What is a good cut for a roast beef dinner that doesn't break the bank?

I have a hankering to make a roast because I've never done it! I believe in researching before jumping in the deep end, so I thought I'd pose this question here. We're hosting dinner parties on two consecutive weekends, and if the first roast goes well, we'll make it again - the 2nd group only eat solid American fare. I see some classic methods of slow-low oven roasts so in addition to my question about a good cut for roast beef, if you have recipe recommendations, I hope you will share. Thank you!

  • Posted by: fuhsi
  • October 17, 2021


fuhsi October 18, 2021
Thank you to everyone for weighing in, you have all been great!
702551 October 18, 2021
If you are going to be cooking large roasts, it is highly recommended to acquire a digital instant read thermometer to reduce the risk of overcooking an expensive piece of meat. Do not cook by time: cook it until it is done.

You can buy the popular $100 Thermapen or you can buy a $25 Lavatools Javelin. They both do the same basic task.

If you go the latter route, the money you save can be used to buy a probe thermometer which is super convenient. You can program a heat alarm so when it reaches a certain temperature it starts beeping. No more periodically getting up and jabbing your roast to see if it's done.
MMH October 18, 2021
I strongly agree. I like the Polder with a remote so I don’t have to open the oven door.
MMH October 18, 2021
America’s Test Kitchen recommends eye of round. It’s lean & in my opinion a a cheaper and lovely alternative to beef tenderloin.
fuhsi October 18, 2021
Thank you - there's a Cook's Illustrated recipe from forever ago that seems to be THE recipe using eye of round.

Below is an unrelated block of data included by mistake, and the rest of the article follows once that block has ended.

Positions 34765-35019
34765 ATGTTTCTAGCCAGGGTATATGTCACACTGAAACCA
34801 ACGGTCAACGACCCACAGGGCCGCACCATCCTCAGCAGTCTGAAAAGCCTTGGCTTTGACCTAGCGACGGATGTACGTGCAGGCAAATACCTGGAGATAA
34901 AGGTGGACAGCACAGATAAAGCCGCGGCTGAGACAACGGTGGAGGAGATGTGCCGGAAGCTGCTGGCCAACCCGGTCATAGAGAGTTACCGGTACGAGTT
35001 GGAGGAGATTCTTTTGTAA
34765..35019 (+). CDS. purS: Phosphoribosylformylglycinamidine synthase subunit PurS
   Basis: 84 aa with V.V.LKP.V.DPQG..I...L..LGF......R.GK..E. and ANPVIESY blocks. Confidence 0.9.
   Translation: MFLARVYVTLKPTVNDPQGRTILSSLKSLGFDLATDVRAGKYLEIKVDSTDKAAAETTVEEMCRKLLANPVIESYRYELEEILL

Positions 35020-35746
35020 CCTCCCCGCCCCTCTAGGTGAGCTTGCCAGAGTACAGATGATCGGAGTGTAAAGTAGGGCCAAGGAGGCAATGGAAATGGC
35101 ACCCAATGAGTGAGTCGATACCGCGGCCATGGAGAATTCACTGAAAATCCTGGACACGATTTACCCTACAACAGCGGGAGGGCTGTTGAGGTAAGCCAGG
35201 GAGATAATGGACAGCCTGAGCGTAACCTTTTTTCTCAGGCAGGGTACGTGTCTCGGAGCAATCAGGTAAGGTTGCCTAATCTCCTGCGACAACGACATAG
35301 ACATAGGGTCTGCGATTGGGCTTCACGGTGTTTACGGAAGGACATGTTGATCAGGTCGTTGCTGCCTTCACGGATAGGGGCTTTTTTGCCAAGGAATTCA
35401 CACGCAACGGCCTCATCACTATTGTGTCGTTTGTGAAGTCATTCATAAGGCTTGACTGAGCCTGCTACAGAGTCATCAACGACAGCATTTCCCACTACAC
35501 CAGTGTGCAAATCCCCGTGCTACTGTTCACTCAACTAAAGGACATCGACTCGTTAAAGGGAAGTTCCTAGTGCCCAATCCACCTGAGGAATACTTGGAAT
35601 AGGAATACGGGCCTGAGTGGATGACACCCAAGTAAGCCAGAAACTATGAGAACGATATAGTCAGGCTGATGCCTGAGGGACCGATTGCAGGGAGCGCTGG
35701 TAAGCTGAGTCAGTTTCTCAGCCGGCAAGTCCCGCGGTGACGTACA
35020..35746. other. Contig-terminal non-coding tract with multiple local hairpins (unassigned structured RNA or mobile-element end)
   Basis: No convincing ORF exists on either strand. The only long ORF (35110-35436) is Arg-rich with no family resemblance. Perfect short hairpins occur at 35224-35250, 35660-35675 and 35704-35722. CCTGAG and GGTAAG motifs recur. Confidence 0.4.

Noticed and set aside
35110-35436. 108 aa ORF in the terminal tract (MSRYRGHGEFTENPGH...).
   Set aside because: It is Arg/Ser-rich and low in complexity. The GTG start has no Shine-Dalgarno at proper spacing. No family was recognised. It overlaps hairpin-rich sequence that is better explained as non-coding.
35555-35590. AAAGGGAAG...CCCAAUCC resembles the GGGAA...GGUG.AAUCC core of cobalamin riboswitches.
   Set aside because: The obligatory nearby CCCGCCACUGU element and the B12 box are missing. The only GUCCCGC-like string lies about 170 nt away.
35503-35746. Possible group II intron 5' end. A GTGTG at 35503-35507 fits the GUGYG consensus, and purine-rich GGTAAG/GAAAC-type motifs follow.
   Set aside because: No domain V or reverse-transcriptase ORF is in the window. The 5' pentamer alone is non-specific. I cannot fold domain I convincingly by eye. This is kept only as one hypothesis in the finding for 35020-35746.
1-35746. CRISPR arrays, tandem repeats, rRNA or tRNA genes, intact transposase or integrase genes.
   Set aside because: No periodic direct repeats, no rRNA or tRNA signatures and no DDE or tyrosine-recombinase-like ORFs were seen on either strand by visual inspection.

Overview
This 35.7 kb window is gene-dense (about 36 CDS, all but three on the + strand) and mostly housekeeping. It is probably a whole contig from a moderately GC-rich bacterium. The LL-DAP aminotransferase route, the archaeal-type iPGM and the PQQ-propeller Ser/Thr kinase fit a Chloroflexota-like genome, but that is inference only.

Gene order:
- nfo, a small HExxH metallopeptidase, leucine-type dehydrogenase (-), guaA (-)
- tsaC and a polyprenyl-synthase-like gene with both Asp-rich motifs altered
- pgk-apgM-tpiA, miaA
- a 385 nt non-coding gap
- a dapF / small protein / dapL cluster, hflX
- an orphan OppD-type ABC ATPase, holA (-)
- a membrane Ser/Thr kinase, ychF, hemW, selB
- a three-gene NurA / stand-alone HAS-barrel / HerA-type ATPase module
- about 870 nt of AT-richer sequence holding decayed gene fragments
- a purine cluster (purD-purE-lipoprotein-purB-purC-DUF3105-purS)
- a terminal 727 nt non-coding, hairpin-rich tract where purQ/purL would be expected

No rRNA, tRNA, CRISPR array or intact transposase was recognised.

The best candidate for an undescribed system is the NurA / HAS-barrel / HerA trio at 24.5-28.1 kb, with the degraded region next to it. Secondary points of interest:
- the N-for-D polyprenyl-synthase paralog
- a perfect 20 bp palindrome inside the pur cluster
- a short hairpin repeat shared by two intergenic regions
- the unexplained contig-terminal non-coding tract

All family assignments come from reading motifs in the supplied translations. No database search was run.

AntoniaJames October 18, 2021
Thanks for the tip, MMH. I have never served a roast at a dinner party, as it seems tricky keeping the meat from becoming dry, over cooked, etc. in that setting. I appreciate this resource however, as it's nice to serve a nice beef roast to family every so often. I look forward to trying this! ;o)
KLS October 18, 2021
IF it's the recipe where you salt the meat, wrap in plastic and refrigerate for 24 hours, then slow roast @ 225 Deg F until until it reaches 115 deg F, then turn off the oven until it reaches 130 deg F for medium rare, that's the one.
It's the only one I use and it's foolproof as long as you pay attention to the temperature; don't walk away.
I also lard the roast with garlic before salting. It's truly the best recipe.
fuhsi October 18, 2021
That's the one! Thanks for the confirmation and suggestions.
MMH October 18, 2021
That’s it. I can’t remember where i got this tip for the leftovers but it is also foolproof. Slice thin & rewarm in beef stock. The meat will stay the perfect medium rare from the recipe.
Nancy October 18, 2021
I am cautious about first-time making a recipe new to me with guests. I only do it with immediate and extended family and having plenty of eggs on hand to make an omelet if something goes wrong with the main. If your guests at first planned dinner party are up for that kind of dining adventure, go ahead. If not, do a trial run with the home team before the two parties.
As for cost and cut, I recommend brisket as relatively low cost for pound (as all beef seems expensive these days). Also, it is easy to cook ahead and doesn't require exact timing to get the degree of doneness you want. Last, leftovers make wonderful sandwiches or taco fillings
Two recipes especially good are classic and much loved recipe from the late Nach Waxman (available at food52 and many other sites) and one from a Texas cook using red wine and spices.
On the other hand, if you want to spring for a rib roast, for the taste, drama of carving and ability to control degree of doneness (rare, medium, well done), I would suggest recipes from either Food and Wine magazine or allrecipes site.
This will be more expensive and more dramatic in the serving.
Good luck with your first roast beef, and please tell us how the dinner parties go!
fuhsi October 18, 2021
Thank you for your thoughtful advice and the recipe iinks! I have some confidence following a recipe because my mother was not in love with cooking and this was a staple she made for company, the oven is new and very predictable so far, and the first group are an adventurous bunch.

I've never had luck with brisket, so am going to try this soon! I think of pot roast as an immediate family meal, not for company, but you may have opened my mind for future recipes.

Thank you, Nancy!
fuhsi October 22, 2021
Nancy, your common sense won me over, once I realized the degree to which I'd have to monitor temperature and timing - better to practice first. And thank you for your brisket recipe suggestions! I'll start with the Nach Waxman because it's a Genius Recipe.
Recommended by Food52